Vivus 'fesses up to another setback for Qsymia sales

Vivus ($VVUS) is in a jam with its brand-new obesity drug. Qsymia wasn't expected to storm out of the gate, but it wasn't expected to take a leisurely stroll, either. And now the company has another problem: After a slow-but-steady build in new prescriptions, Vivus has discovered that a sizable group of patients aren't filling their scrips because of high out-of-pocket costs.

That's one reason why Vivus' third quarter results fell short, with a larger-than-expected loss of $40.4 million. And that's one reason why analysts are tempering their expectations for Qsymia sales. One firm, Lazard Capital, cut its 2013 sales projections to $80 million from $204 million, The Street reports. Meanwhile, investors are questioning the company's sales strategies.

Insurance coverage has always been a concern for Qsymia prognosticators. In the past, most insurers haven't paid for weight-loss drugs. But early indications on that score turned out to be positive, Vivus said recently, citing reimbursement support from about one-third of payers during the drug's first week on the market. That trend hasn't continued at the same pace; the company said about 20% of scripts got some sort of reimbursement.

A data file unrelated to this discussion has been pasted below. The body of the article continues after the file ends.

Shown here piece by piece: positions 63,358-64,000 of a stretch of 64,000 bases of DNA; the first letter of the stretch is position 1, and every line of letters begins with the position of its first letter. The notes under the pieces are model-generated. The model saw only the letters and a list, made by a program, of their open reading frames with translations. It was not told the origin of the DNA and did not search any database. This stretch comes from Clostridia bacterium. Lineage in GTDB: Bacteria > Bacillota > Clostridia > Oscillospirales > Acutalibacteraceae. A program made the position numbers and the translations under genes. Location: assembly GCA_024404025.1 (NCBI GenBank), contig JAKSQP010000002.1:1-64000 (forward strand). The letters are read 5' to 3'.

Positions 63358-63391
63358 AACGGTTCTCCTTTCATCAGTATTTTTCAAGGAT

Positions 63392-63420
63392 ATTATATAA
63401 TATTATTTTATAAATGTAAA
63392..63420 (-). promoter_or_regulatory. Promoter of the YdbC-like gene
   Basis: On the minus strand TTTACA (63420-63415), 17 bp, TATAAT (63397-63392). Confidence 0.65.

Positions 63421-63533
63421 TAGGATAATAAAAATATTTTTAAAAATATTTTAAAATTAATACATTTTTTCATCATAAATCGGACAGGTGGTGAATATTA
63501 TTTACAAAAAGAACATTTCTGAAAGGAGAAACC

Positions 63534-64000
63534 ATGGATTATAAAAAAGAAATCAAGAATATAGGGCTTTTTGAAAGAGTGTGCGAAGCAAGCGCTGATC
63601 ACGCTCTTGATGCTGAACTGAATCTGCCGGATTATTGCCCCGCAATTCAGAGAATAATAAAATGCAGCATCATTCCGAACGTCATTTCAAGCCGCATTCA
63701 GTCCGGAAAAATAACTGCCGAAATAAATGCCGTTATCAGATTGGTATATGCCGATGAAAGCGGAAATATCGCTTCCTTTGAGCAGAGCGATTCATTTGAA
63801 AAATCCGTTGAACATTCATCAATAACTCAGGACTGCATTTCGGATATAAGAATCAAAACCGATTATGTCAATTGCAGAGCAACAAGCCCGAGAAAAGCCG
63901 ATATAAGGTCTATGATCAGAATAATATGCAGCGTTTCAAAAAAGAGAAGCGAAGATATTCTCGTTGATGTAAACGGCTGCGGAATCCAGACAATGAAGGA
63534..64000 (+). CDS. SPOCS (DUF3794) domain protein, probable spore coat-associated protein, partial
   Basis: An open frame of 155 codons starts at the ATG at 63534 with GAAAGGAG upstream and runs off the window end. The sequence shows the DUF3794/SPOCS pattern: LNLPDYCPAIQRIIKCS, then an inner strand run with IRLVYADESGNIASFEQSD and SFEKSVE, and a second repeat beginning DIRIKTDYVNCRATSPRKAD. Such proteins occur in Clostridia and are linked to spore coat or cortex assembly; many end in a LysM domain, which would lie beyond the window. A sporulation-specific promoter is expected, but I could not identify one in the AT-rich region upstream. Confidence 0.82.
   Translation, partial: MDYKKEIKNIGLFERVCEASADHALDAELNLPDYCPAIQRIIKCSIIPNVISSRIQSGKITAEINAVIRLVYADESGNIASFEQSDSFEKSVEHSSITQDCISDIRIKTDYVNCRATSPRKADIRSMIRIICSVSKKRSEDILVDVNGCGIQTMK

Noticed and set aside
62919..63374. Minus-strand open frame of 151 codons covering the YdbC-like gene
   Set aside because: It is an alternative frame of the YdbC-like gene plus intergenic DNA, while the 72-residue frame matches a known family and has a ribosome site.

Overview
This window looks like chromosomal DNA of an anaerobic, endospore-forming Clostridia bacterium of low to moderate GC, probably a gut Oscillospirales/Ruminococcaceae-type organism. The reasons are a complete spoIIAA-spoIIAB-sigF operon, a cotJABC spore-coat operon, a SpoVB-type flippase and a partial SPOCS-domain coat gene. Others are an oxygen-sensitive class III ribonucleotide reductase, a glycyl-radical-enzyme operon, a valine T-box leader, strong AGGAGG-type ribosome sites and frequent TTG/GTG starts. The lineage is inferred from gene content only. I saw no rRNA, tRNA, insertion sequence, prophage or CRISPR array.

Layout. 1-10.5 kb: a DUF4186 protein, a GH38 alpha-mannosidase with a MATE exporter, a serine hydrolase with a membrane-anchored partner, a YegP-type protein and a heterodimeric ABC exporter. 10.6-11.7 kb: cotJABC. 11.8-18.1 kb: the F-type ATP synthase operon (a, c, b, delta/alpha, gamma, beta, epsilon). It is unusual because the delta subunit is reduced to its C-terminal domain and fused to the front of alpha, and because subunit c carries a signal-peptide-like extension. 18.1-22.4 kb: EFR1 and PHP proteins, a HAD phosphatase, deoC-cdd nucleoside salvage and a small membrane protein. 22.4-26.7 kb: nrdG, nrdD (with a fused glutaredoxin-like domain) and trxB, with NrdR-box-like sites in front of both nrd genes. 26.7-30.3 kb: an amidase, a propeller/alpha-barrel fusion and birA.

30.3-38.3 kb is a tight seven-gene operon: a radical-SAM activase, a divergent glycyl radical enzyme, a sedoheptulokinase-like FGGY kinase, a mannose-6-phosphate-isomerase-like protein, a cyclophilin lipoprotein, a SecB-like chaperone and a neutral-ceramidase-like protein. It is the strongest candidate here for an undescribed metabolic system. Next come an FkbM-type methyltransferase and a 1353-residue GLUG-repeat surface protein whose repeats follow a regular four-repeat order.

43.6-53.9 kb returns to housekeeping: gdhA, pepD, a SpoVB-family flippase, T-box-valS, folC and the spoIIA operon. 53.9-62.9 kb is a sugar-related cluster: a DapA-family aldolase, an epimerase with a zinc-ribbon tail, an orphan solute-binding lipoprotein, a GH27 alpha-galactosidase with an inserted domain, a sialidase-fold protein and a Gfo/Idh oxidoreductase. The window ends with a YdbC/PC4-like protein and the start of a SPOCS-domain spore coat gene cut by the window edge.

And the co-pays have been significant: $62 on average, Cowen & Co. analysts said in a note after the earnings call. That's been enough to fuel an abandonment rate of 30%.

One fix could be co-pay coupons. On a call with analysts, the company said it might go that route, Bloomberg Industries analyst Andrew Berens told Bloomberg News. "It sounds like they're considering strategies to offset out-of-pocket expense," he said.

Another potential aid: Bringing in a Big Pharma partner, as Cowen's Simos Simeonidis (and others) advocate. He's predicted sales of $1 billion by 2019--but "this only happens with the help of a big pharma partner that will employ an experienced primary care salesforce."

A partnership would soothe some investors who believe that Vivus' focus on specialists, rather than primary-care doctors, is wrongheaded. As Berens notes, primary care docs may be most likely to prescribe the drug, so investors "are not sure their strategy makes any sense."

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